The Dutch House by Ann Patchett confirms that she writes beautiful stories. The writing is gorgeous. For me, however, the story is less so.
Maeve and Danny’s story revolves around their childhood home, The Dutch House. In fact, the house is such a large part of the story that it essentially becomes a character unto itself. Unfortunately, I do not feel that sense of nostalgia about former homes and therefore could not commiserate with Maeve and Danny as they obsess with their loss. I don’t fault them their feelings but without this connection, The Dutch House loses a bit of its strength.
In fact, Maeve and Danny do have a tragic childhood, the explanation of which is the key to the story. However, they become successful adults because of what happened rather than despite it. Also, their relationship becomes even stronger because of what happens. So, as much as they mourn the loss of their family home, it becomes a blessing rather than a curse.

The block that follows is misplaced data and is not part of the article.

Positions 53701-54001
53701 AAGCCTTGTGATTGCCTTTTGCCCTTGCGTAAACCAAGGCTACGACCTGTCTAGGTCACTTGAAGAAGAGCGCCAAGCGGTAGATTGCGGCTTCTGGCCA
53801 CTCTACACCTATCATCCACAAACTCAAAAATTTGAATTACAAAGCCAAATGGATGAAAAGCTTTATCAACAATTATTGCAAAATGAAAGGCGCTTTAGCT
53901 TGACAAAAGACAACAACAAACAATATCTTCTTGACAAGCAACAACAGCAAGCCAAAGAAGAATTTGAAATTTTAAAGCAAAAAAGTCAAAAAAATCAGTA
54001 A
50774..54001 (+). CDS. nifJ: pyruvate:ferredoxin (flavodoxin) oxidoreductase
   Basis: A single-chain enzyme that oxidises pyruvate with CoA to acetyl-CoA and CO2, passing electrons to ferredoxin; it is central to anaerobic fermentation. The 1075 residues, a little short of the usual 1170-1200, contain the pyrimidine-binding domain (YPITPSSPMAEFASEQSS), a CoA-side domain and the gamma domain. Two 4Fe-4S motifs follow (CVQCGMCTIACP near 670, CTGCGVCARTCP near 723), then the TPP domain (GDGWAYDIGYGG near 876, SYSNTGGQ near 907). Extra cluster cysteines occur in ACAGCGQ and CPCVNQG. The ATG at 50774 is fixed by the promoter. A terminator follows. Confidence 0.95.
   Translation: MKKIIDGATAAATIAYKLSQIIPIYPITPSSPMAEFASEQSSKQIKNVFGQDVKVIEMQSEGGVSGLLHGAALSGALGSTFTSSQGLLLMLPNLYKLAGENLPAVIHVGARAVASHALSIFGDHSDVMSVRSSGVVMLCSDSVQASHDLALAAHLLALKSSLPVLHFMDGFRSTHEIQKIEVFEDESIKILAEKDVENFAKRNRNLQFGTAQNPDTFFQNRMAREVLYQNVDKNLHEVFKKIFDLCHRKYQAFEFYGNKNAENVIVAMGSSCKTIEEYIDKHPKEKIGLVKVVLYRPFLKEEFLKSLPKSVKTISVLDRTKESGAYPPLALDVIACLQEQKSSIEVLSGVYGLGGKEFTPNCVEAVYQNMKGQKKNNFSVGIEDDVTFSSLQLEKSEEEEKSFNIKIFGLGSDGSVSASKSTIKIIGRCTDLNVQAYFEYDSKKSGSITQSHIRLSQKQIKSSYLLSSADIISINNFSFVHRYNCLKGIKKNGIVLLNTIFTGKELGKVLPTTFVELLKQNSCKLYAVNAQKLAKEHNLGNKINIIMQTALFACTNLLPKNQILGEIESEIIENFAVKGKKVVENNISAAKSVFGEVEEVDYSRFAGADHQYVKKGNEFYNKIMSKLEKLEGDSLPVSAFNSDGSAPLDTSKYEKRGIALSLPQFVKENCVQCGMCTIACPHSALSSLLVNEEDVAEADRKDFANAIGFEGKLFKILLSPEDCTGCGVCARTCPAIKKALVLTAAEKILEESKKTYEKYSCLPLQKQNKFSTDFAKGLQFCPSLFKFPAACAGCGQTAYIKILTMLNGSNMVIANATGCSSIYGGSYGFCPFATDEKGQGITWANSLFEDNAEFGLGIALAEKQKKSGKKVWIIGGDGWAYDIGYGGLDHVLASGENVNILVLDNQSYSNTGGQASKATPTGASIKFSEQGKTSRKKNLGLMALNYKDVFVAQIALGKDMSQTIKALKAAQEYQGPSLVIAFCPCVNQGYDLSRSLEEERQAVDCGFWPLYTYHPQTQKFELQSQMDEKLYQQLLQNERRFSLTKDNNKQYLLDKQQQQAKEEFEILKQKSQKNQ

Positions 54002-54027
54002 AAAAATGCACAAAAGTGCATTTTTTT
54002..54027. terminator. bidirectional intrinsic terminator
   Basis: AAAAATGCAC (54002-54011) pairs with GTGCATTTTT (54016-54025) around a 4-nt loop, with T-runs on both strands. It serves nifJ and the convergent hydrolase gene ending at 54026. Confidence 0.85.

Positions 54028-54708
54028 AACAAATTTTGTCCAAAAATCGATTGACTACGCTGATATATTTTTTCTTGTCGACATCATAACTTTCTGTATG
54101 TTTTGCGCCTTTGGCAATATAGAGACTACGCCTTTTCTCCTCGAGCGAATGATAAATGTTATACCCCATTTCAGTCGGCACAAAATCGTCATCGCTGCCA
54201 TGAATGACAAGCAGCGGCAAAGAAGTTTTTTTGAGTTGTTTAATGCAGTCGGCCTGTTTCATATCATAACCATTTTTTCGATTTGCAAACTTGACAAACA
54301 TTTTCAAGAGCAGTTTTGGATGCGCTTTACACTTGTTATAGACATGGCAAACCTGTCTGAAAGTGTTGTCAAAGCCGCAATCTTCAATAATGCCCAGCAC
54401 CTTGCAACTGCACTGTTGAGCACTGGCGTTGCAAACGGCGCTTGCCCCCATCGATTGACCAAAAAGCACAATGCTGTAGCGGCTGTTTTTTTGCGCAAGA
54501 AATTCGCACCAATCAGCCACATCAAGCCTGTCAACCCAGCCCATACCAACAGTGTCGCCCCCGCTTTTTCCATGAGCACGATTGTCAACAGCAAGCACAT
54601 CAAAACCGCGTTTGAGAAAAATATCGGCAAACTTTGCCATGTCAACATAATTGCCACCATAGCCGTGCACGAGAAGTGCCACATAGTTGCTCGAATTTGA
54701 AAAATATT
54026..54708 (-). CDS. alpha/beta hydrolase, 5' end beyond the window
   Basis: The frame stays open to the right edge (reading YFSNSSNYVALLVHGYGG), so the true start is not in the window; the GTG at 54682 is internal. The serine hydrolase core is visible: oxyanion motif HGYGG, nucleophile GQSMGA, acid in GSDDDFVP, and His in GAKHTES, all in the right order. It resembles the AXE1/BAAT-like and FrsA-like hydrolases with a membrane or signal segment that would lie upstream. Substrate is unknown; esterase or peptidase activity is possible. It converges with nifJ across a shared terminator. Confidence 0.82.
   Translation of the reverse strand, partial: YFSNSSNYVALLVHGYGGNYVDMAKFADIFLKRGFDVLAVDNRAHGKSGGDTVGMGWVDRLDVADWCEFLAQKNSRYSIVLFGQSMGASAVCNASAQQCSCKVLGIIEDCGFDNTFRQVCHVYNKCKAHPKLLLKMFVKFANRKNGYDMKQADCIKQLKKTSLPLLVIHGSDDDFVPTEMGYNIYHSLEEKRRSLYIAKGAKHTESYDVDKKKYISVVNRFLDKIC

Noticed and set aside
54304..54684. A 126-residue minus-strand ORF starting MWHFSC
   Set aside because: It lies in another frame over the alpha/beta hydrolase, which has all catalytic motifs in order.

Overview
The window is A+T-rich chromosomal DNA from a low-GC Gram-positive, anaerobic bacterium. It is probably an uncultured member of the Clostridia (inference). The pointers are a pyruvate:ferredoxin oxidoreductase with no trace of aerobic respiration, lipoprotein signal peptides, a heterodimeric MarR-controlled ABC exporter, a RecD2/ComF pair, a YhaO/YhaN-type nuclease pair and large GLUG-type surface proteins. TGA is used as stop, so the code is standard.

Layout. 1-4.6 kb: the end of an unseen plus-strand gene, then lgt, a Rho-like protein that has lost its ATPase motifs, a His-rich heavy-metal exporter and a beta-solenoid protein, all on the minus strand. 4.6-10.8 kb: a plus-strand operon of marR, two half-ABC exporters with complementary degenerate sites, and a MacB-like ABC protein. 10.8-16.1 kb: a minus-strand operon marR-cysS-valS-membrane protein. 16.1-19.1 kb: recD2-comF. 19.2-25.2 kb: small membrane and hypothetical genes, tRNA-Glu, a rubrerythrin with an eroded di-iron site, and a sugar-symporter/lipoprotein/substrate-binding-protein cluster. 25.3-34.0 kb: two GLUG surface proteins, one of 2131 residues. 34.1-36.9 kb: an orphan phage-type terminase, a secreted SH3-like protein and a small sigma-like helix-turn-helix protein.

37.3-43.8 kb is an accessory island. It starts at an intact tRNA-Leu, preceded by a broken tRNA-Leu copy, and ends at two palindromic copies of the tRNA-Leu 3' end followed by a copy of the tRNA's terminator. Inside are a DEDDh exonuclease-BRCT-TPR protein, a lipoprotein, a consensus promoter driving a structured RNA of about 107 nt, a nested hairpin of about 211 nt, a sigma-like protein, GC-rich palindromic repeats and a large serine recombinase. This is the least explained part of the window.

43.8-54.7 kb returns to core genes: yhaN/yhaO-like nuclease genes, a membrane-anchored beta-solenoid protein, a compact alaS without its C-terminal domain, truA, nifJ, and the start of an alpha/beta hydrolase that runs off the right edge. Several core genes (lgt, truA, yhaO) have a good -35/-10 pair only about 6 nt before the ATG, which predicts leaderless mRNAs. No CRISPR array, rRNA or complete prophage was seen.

Watching Danny grown and discover his strengths and desires, as told through Ms. Patchett’s almost poetic writing, makes reading The Dutch House worthwhile. Unfortunately, without my own ability to understand that connection to a house, the story is sad and slightly pathetic. However, for those readers who see a house as more than a building, The Dutch House is another great example of Ms. Patchett’s work.